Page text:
FIG. 9 illustrates an example system generally at 900 that includes an example computing device 902 that is representative of one or more computing systems and/or devices that may implement the various techniques described herein. This is illustrated through inclusion of the image editing module 112, which may be configured to edit image data, such as image data captured by an image capture device 104. The computing device 902 may be, for example, a server of a service provider, a device associated with a client (e.g., a client device), an on-chip system, and/or any other suitable computing device or computing system.

The example computing device 902 as illustrated includes a processing system 904, one or more computer-readable media 906, and one or more I/O interface 908 that are communicatively coupled, one to another. Although not shown, the computing device 902 may further include a system bus or other data and command transfer system that couples the various components, one to another. A system bus can include any one or combination of different bus structures, such as a memory bus or memory controller, a peripheral bus, a universal serial bus, and/or a processor or local bus that utilizes any of a variety of bus architectures. A variety of other examples are also contemplated, such as control and data lines.

The processing system 904 is representative of functionality to perform one or more operations using hardware. Accordingly, the processing system 904 is illustrated as including hardware element 910 that may be configured as processors, functional blocks, and so forth. This may include implementation in hardware as an application specific integrated circuit or other logic device formed using one or more semiconductors. The hardware elements 910 are not limited by the materials from which they are formed or the processing mechanisms employed therein. For example, processors may be comprised of semiconductor(s) and/or transistors (e.g., electronic integrated circuits (ICs)). In such a context, processor-executable instructions may be electronically-executable instructions.

The computer-readable storage media 906 is illustrated as including memory/storage 912. The memory/storage 912 represents memory/storage capacity associated with one or more computer-readable media. The memory/storage component 912 may include volatile media (such as random access memory (RAM)) and/or nonvolatile media (such as read only memory (ROM), Flash memory, optical disks, magnetic disks, and so forth). The memory/storage component 912 may include fixed media (e.g., RAM, ROM, a fixed hard drive, and so on) as well as removable media (e.g., Flash memory, a removable hard drive, an optical disc, and so forth). The computer-readable media 906 may be configured in a variety of other ways as further described below.

Input/output interface(s) 908 are representative of functionality to allow a user to enter commands and information to computing device 902, and also allow information to be presented to the user and/or other components or devices using various input/output devices. Examples of input devices include a keyboard, a cursor control device (e.g., a mouse), a microphone, a scanner, touch functionality (e.g., capacitive or other sensors that are configured to detect physical touch), a camera (e.g., which may employ visible or non-visible wavelengths such as infrared frequencies to recognize movement as gestures that do not involve touch), and so forth. Examples of output devices include a display device (e.g., a monitor or projector), speakers, a printer, a network card, tactile-response device, and so forth. Thus, the computing device 902 may be configured in a variety of ways as further described below to support user interaction.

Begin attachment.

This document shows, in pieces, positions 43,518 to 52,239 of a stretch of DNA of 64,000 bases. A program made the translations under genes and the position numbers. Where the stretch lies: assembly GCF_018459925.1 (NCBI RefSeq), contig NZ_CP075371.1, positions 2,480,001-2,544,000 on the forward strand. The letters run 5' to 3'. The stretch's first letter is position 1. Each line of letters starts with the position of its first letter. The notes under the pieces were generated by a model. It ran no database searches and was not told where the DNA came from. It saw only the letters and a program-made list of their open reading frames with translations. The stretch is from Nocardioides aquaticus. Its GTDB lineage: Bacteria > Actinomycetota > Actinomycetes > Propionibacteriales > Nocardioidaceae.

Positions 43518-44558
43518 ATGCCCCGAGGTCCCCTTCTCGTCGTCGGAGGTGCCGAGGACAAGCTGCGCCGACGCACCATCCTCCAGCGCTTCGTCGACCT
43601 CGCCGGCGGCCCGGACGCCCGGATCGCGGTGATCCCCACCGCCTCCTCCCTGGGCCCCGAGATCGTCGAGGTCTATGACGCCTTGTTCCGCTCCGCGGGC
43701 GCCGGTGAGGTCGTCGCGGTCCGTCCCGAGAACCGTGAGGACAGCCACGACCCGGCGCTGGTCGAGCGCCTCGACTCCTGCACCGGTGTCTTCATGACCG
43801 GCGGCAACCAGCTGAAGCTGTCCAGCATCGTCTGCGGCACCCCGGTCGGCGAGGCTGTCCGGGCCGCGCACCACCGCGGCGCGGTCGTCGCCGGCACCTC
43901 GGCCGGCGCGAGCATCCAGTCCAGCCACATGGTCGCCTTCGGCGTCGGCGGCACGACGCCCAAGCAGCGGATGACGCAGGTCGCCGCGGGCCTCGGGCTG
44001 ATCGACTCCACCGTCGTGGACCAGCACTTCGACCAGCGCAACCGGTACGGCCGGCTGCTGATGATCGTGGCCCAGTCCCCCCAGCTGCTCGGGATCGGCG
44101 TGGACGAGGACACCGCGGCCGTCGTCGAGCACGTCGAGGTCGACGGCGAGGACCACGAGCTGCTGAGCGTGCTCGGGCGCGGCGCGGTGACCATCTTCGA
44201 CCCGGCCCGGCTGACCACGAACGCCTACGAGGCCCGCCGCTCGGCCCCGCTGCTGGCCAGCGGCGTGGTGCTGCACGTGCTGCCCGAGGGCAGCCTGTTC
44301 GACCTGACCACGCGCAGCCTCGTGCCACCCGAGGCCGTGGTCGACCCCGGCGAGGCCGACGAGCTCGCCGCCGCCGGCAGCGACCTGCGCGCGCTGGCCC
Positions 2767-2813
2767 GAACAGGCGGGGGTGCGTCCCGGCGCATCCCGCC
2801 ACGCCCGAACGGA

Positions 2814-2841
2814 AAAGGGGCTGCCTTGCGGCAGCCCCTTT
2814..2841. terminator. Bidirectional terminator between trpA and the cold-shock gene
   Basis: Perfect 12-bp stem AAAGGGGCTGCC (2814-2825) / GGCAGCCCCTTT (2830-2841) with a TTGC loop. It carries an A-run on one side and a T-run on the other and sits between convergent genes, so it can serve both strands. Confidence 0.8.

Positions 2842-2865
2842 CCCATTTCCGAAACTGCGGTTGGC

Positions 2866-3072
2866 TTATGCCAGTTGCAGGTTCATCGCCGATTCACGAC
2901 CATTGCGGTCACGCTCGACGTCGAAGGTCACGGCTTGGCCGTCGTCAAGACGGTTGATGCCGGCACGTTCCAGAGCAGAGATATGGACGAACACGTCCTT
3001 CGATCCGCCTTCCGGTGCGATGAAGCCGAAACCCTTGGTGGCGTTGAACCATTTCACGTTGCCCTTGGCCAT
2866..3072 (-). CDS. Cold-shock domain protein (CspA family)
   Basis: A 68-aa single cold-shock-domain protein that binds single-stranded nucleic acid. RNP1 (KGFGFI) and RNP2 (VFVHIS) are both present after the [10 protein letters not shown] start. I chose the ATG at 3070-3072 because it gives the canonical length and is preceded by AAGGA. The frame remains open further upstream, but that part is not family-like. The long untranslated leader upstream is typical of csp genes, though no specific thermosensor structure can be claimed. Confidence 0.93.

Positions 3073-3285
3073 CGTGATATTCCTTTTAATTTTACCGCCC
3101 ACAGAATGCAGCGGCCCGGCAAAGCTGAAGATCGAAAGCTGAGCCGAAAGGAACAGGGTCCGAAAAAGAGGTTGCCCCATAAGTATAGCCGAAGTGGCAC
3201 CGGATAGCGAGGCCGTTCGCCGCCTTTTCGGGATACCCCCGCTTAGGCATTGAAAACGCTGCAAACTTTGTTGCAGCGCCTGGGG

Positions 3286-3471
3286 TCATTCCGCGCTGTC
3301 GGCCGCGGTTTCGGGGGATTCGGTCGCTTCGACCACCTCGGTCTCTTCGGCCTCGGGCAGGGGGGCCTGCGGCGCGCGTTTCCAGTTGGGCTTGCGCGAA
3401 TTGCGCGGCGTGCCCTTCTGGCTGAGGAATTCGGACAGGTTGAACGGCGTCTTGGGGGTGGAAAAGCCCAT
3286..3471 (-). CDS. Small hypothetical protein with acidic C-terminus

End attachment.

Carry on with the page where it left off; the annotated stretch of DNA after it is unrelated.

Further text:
Various techniques may be described herein in the general context of software, hardware elements, or program modules. Generally, such modules include routines, programs, objects, elements, components, data structures, and so forth that perform particular tasks or implement particular abstract data types. The terms “module,” “functionality,” and “component” as used herein generally represent software, firmware, hardware, or a combination thereof. The features of the techniques described herein are platform-independent, meaning that the techniques may be implemented on a variety of commercial computing platforms having a variety of processors.

An implementation of the described modules and techniques may be stored on or transmitted across some form of computer-readable media. The computer-readable media may include a variety of media that may be accessed by the computing device 902. By way of example, and not limitation, computer-readable media may include “computer-readable storage media” and “computer-readable signal media.”

“Computer-readable storage media” may refer to media and/or devices that enable persistent and/or non-transitory storage of information in contrast to mere signal transmission, carrier waves, or signals per se. Thus, computer-readable storage media refers to non-signal bearing media. The computer-readable storage media includes hardware such as volatile and non-volatile, removable and non-removable media and/or storage devices implemented in a method or technology suitable for storage of information such as computer readable instructions, data structures, program modules, logic elements/circuits, or other data. Examples of computer-readable storage media may include, but are not limited to, RAM, ROM, EEPROM, flash memory or other memory technology, CD-ROM, digital versatile disks (DVD) or other optical storage, hard disks, magnetic cassettes, magnetic tape, magnetic disk storage or other magnetic storage devices, or other storage device, tangible media, or article of manufacture suitable to store the desired information and which may be accessed by a computer.